undergraduate years at Wharton, when the place wasn't the greatest for
such musings. Yale had a good non-profit management program, you went
to Babson for entrepreneurship, but Wharton was for making CEOs and
CFOs. I pressed on, and was happy to see more of this over time;
there's even multiple "Whartonites for the Public Interest" groups
that have sprung up, and the Philadelphia chapter that I'm a part of
is full of really sharp and really good-hearted alumni.
But I guess I feel like this line of thinking has officially arrived
with this audacious article in the Wharton Alumni Magazine: "How
Business is the Best Chance for Solving the World's Problems." [No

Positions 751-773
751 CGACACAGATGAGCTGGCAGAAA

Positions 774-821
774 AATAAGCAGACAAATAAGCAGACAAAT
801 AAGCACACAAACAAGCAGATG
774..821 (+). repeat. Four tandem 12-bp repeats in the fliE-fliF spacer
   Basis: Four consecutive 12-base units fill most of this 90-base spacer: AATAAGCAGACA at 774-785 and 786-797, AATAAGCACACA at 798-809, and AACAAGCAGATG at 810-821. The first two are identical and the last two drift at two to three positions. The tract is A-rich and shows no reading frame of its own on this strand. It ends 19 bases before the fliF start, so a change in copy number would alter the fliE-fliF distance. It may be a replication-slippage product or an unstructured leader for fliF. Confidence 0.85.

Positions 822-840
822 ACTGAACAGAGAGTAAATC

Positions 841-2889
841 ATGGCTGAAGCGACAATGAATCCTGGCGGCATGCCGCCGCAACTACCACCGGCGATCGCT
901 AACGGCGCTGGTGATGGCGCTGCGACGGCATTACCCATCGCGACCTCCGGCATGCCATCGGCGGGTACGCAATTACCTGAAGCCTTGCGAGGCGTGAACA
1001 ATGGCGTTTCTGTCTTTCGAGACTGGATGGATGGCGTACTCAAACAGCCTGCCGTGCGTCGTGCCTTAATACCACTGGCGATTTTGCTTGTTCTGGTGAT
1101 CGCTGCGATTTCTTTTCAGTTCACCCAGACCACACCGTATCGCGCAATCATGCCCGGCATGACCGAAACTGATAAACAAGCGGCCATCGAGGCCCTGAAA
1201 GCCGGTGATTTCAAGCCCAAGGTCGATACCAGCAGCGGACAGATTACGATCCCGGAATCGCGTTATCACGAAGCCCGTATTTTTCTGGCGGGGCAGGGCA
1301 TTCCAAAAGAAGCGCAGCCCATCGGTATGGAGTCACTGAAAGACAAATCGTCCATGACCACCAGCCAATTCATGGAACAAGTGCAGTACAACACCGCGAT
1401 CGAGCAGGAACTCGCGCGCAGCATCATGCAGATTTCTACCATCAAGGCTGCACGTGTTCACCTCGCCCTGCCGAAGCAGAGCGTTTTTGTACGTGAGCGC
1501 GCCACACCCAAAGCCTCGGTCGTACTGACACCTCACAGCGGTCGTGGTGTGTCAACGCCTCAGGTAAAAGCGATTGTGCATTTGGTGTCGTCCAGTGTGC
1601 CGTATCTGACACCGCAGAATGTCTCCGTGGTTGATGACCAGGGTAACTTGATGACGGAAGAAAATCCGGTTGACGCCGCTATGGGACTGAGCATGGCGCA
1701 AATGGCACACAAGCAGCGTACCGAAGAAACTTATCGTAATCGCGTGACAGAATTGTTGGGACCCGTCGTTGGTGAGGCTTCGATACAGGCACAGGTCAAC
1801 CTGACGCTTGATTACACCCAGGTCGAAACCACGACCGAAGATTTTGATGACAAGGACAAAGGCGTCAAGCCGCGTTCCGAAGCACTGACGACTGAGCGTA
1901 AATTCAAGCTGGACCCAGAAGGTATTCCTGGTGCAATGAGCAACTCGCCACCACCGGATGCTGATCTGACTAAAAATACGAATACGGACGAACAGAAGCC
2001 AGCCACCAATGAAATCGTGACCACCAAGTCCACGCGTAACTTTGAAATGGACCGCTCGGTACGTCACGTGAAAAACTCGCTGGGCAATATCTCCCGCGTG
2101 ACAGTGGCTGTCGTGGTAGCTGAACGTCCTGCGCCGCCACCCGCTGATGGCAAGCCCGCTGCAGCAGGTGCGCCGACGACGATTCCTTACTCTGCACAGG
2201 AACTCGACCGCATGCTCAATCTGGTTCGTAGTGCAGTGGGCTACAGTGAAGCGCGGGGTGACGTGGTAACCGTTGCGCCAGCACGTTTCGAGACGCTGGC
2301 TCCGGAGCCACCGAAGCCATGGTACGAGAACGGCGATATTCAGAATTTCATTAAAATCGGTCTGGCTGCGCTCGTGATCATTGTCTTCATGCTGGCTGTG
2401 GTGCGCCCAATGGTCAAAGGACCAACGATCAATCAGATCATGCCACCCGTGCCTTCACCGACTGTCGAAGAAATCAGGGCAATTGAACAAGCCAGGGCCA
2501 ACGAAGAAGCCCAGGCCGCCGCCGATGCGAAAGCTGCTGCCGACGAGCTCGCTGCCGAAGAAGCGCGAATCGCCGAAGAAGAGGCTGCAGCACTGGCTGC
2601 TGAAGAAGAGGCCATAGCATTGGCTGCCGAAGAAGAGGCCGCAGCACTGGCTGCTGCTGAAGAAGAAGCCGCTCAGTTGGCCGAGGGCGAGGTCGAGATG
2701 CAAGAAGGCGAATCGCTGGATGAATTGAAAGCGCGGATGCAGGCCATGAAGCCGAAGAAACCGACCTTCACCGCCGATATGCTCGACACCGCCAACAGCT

link yet, but maybe they'll eventually archive it.] The best and
brightest have come to realize that corporate responsibility is
non-negotiable, the profit motivation is the best mobilizer of ideas
and resources to solve the world's deepest needs, and environmental
sustainability is just another element of building long-term
This fall a "Wharton Institute for Social Impact" is officially
launching; at least a half-dozen clubs already exist that intersect
with this intersection of business and social responsibility. And
next month, the campus hosts Net Impact's North America Conference.
Let's hope my alma mater is just as prolific a factory for CEOs and
CFOs; but that these future leaders are imbued with an ability to see
how fundamentally intertwined doing well and doing good really are.